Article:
Shawnee Mission administration, teachers union declare impasse after clashing on teacher pay

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Negotiations between the teachers union and the district ended in impasse on Wednesday.
Negotiations between the teachers union and the district ended in impasse on Wednesday.

Hours of negotiations between Shawnee Mission School District administrators and representatives from the local National Education Association chapter on a new teachers contract for 2016-17 ended in stalemate on Wednesday, with the parties declaring an impasse that will necessitate the involvement of a federal mediator.

At issue were two items related to teacher compensation. Union leaders had requested the removal of two steps on the teacher salary schedule that would have meant increased pay for dozens of district teachers. Union representatives had also requested the district expand a proposal that had been initiated by the district to provide a $1,350 stipend to teachers with a master’s degree or higher who would not have seen a pay increase on the salary schedule otherwise. The union had countered that the stipend offer should be extended to teachers with a bachelor’s degree as well.

Shawnee Mission NEA President Linda Sieck estimated that the two items together would have cost the district approximately $300,000. Sieck said “compensation definitely stopped us” in the negotiations.

“I think we’re frustrated because everybody likes to be able to start the school year with a contract and be able to move forward,” she said. “I do think we were making progress on things. It’s just unfortunate that it all kind of grinds to a halt until that mediator can come in.”

The school district issued the following statement on the impasse:

At the end of today’s negotiation session, representatives for the Shawnee Mission Board of Education and NEA-Shawnee Mission were unable to reach agreement on a contract for the 2016-2017 school year. While discussions throughout the negotiations process were productive and resulted in three signed tentative agreements, agreement regarding compensation could not be reached. Both parties agreed they were at impasse in the negotiations. The teams will now move forward through the impasse process. The district remains hopeful that through the process a successful agreement may be reached.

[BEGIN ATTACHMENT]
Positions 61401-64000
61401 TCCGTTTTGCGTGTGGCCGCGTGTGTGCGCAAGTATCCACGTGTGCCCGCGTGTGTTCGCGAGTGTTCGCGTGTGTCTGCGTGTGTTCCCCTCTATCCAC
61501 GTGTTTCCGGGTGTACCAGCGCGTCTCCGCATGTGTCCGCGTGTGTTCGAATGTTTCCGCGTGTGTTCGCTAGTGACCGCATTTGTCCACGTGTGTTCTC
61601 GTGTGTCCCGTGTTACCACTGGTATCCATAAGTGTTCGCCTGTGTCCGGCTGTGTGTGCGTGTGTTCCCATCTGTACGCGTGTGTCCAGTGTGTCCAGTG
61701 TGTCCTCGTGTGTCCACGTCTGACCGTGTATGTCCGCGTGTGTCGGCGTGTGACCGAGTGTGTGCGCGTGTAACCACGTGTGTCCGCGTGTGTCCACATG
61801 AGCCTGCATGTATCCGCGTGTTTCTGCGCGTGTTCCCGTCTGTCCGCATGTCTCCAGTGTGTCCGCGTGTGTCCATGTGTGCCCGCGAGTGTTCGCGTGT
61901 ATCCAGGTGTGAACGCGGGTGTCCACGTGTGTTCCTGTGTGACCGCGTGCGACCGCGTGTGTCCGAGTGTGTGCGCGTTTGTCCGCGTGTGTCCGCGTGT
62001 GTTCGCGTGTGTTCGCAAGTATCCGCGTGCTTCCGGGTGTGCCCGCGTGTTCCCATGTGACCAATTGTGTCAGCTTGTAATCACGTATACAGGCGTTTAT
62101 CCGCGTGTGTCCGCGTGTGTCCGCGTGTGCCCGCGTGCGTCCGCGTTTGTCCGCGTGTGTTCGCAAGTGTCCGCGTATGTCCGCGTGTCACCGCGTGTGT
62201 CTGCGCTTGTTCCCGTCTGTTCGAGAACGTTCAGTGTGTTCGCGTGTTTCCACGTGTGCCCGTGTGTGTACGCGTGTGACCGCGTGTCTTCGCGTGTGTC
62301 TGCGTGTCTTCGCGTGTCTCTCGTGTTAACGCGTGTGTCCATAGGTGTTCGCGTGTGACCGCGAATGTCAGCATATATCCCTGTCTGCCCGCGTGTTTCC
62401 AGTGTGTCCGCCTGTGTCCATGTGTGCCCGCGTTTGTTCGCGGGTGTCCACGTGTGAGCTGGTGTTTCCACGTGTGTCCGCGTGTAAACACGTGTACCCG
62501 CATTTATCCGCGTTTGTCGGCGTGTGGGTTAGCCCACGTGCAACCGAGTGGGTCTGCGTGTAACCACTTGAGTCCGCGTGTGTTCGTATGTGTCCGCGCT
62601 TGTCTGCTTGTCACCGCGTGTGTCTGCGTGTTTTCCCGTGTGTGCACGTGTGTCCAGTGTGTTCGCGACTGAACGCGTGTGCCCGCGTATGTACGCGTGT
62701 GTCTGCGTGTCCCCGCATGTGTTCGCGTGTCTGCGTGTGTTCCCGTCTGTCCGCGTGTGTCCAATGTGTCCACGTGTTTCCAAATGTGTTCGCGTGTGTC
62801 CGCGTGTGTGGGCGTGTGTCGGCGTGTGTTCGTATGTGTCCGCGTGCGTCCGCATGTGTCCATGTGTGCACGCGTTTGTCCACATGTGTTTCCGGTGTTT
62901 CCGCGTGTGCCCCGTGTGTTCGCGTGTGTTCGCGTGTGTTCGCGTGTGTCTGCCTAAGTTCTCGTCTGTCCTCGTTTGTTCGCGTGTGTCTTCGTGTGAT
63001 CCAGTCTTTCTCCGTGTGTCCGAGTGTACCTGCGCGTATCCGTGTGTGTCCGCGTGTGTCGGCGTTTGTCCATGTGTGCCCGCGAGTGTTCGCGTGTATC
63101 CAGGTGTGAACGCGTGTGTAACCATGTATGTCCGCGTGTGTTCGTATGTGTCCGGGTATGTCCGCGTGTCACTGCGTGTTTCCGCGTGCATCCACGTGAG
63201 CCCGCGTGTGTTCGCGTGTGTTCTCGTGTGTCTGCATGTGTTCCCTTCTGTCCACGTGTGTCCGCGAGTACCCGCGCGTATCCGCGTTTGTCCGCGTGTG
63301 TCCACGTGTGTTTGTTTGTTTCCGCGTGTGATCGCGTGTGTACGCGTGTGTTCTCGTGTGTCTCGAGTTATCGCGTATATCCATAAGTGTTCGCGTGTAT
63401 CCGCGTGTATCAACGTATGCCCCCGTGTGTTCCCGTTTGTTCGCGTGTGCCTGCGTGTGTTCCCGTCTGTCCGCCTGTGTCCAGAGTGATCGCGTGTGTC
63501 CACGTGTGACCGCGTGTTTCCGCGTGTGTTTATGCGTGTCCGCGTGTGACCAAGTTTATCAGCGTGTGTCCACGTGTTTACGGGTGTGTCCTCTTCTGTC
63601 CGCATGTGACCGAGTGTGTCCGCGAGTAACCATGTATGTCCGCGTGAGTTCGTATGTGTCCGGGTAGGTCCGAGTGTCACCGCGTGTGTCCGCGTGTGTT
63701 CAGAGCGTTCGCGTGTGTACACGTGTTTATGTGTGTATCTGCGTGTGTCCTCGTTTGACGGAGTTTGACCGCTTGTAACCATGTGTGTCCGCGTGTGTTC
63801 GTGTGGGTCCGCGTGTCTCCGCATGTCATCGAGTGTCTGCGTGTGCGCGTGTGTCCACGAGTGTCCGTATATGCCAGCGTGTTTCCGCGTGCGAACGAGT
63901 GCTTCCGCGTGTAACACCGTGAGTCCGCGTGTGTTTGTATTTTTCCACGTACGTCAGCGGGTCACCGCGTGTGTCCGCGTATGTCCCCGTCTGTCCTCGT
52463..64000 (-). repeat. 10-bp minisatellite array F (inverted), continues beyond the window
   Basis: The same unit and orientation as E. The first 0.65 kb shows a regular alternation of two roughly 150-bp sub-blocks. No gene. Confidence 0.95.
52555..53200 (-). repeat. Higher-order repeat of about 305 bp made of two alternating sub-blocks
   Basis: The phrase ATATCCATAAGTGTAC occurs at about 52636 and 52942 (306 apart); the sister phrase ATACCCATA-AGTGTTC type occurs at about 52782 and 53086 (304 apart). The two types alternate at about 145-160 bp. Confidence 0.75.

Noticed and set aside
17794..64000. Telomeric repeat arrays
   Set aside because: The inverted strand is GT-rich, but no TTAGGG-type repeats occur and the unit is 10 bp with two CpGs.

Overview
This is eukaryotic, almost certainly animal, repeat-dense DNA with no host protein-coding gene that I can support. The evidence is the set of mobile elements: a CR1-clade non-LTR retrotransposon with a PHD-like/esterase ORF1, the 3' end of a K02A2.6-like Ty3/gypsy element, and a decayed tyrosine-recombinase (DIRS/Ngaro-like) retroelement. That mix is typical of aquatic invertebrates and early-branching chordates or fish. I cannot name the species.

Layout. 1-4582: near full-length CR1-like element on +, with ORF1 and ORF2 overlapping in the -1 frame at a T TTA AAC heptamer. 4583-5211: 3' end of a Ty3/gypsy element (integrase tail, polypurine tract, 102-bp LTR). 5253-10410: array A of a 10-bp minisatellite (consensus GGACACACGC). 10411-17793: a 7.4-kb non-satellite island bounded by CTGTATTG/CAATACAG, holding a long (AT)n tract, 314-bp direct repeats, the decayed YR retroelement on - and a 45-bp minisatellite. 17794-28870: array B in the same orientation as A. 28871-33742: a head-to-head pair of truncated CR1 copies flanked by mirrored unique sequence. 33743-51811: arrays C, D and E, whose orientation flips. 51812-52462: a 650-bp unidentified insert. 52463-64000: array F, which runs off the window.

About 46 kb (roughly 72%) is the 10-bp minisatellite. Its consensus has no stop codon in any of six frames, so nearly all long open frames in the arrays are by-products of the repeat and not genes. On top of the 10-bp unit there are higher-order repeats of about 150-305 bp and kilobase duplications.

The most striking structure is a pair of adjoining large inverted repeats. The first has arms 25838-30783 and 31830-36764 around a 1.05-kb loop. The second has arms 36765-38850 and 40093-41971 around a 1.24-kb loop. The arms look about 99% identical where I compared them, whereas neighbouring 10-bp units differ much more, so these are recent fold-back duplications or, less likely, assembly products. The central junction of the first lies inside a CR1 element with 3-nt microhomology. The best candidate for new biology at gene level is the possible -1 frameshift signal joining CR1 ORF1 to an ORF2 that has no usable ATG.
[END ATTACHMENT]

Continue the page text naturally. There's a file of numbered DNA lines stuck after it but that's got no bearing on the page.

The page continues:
The district and teachers’ union had already met three times prior to Wednesday’s session to work toward an agreement for the coming school year. During those previous meetings, the parties had agreed to three changes:

  • The district would pay the $17 increase per month on health insurance premium for the district employee (but not increase premium costs for family members insured by the district).
  • Four early release days that had been reserved for grading before progress reports would be shifted to one normal school day and three professional development days.
  • Minor changes to the district’s extended leave policy, changing the language setting out when teachers can request extended leave and for how long it can last.

Those agreements will remain in place when negotiations restart after the mediator gets involved. But Sieck said it could be weeks before the groups are able to schedule time for all members of the negotiating parties and the mediator to be in the same place.

Under Kansas law, the declaration of impasse means teachers will begin the 2016-17 school year operating under the previous year’s contract. Sieck said the last time the district and the union declared impasse was four years ago.

The district’s tentative budget for the 2016-17 school year shows expenditures of $216.5 million on projected revenue of $214.6 million, meaning the district was already projecting a need to dip into reserves by nearly $2 million. But the $300,000 at issue in the teacher’s compensation requests represents just .14 percent of total projected expenditures for the year. In the summer of 2015, the school board approved raises for five cabinet level administrators that totaled approximately $75,000 per year. Around the time the board approved those administrator contracts last June, the district had rejected the teachers union’s request for a 1.5 percent across-the-board salary schedule increase citing uncertain state funding.


About the author

Jay Senter
Jay Senter

Jay Senter is the founder and publisher of the Post.

He earned his bachelor’s degree in business at the University of Wisconsin – Madison, where he worked as a reporter and editor at The Badger Herald.

He went on to receive a master’s degree in journalism from the University of Kansas, where he earned the Calder Pickett Award. While he was in graduate school, he also worked as a reporter for the Lawrence Journal-World.